I am not precisely sure when I lost the plot of Transformers: The Last Knight, but I think it was probably around the time that a drunk Merlin — yes, that Merlin, of the Knights of the Round Table — showed up at the ruins of an ancient spaceship and began pleading for help from a giant alien robot.
Merlin is somewhat mysteriously played by Stanley Tucci, who appeared in the franchise’s previous installment — 2014’s Transformers: Age of Extinction — but as a completely different character (the scheming technology executive Joshua Joyce). The wizard engages in a bit of comic monologuing, until the robot hands him a staff, which apparently allows him to control a three-headed robot dragon. The dragon emerges from a cave and swoops over the British hillside — it’s really quite pretty — ultimately joining an ancient battle, already in progress, to help the Knights of the Round Table defeat the Saxon army. There are a lot of fireballs and explosions and punishing subwoofer rumbles that seemed designed to test the strength of your kneecaps.
All of this happens in roughly the first five minutes of the movie, and the rest of the film makes about as much sense as the opening. Later on, there’s a fire-breathing baby dinosaur robot, and a bigger dinobot companion (left over from Age of Extinction) that has to be scolded, like a rogue puppy, for eating auto-junk. Steve Buscemi drops by to trade a few quips; he’s a robot, of course. So does franchise regular John Turturro, wearing silly shorts while watching over sun-bathing Transformers in Cuba, because, well, why not?
There’s also a comic-relief butler robot who assists Anthony Hopkins’s character, who turns out to be the last guardian of the legend of King Arthur. And somewhere in the middle of the film, Hopkins delivers a 15-minute-long monologue in which he reveals that Bumblebee, one of the franchise’s key Transformer characters, was actually a legendary World War II hero. There’s an evil Cybertronian sorceress-bot named Quintessa who can control other robots. Unrelated (I think), there is also a series of mechanical horns that were planted around the Earth before the continents separated. Somehow Stonehenge is involved.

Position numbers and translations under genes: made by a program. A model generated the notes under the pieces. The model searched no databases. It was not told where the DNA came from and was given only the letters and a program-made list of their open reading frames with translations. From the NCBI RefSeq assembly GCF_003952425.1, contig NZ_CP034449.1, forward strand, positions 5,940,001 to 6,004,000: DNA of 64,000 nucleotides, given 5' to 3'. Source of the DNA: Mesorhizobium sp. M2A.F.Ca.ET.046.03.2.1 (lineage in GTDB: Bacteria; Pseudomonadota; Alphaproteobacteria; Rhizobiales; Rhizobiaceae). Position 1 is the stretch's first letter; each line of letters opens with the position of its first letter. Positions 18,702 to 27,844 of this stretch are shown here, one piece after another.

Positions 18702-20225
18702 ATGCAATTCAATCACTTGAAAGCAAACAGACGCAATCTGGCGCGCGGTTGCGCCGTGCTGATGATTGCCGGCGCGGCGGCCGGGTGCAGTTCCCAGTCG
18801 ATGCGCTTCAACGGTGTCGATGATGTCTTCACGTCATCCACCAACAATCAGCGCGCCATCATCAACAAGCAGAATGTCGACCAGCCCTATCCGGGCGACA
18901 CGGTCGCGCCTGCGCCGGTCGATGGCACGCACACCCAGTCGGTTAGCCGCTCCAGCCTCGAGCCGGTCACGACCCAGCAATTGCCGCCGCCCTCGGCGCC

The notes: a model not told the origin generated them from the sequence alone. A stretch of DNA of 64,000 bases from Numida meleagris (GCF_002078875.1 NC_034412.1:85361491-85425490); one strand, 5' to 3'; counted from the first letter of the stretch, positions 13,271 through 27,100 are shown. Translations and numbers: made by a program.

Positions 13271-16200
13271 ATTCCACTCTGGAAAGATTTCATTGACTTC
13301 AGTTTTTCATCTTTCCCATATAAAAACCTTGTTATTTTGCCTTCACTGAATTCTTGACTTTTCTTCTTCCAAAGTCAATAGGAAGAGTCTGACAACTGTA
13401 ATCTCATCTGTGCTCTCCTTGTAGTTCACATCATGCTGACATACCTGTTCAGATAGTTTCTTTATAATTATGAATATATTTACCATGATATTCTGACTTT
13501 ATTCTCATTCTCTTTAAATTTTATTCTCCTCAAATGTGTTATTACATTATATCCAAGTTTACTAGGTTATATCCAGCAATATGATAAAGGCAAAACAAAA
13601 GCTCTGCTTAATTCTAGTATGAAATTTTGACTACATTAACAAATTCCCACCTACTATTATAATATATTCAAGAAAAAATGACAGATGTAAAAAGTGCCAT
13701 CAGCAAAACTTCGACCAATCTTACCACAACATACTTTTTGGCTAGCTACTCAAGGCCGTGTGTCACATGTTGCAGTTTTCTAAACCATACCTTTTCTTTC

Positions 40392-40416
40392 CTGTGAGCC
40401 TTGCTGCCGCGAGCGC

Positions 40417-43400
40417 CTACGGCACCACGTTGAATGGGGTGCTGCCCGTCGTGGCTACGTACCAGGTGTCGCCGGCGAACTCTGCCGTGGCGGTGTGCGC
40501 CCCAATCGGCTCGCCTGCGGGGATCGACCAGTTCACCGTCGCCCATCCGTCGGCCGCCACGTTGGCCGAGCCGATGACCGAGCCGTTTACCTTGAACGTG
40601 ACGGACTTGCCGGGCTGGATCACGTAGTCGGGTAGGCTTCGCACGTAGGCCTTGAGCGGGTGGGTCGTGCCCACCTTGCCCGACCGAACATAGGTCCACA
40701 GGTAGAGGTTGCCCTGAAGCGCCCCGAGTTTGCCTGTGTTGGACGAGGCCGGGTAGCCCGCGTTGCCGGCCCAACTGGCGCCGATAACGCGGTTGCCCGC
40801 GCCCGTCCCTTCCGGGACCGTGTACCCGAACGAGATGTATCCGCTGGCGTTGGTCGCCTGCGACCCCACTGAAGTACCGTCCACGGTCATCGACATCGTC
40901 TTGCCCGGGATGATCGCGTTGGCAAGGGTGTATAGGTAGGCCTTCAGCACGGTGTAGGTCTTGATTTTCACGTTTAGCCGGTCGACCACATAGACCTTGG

After the opening sequence, I never quite recovered my sense of narrative balance, but I sort of enjoyed myself anyway, in part because I knew what to expect right from the start. The Last Knight doesn’t make any sense, but neither do any of the other Transformers films. The franchise is one giant, explosion-riddled mashup of wacky plot contrivances, dazzling special effects, and merchandising opportunities. It’s nonsense, sure, but it’s meticulously crafted, delightful nonsense that falls perfectly in line with both its roots in a line of robot toys and director Michael Bay’s extravagant sensibilities — and that’s part of its charm.
The Transformers films aptly capture the imaginative mindset of a child
“Magic does exist. It was found long ago — inside a crashed alien ship,” the disembodied voice of Anthony Hopkins says as Merlin stumbles upon his robot interlocutor, as if that explains anything.
But explanations are not what’s on order in The Last Knight. Indeed, the moments at which the film attempts to explain itself, to provide context or plot cues, are among its most incoherent. For example, Hopkins’s aforementioned extended monologue is supposed to explain the movie’s complex mytho-historical backstory, which dictates that the Knights of the Round Table were real, but also that they all relied on the aid of — you guessed it — giant sword-wielding robots.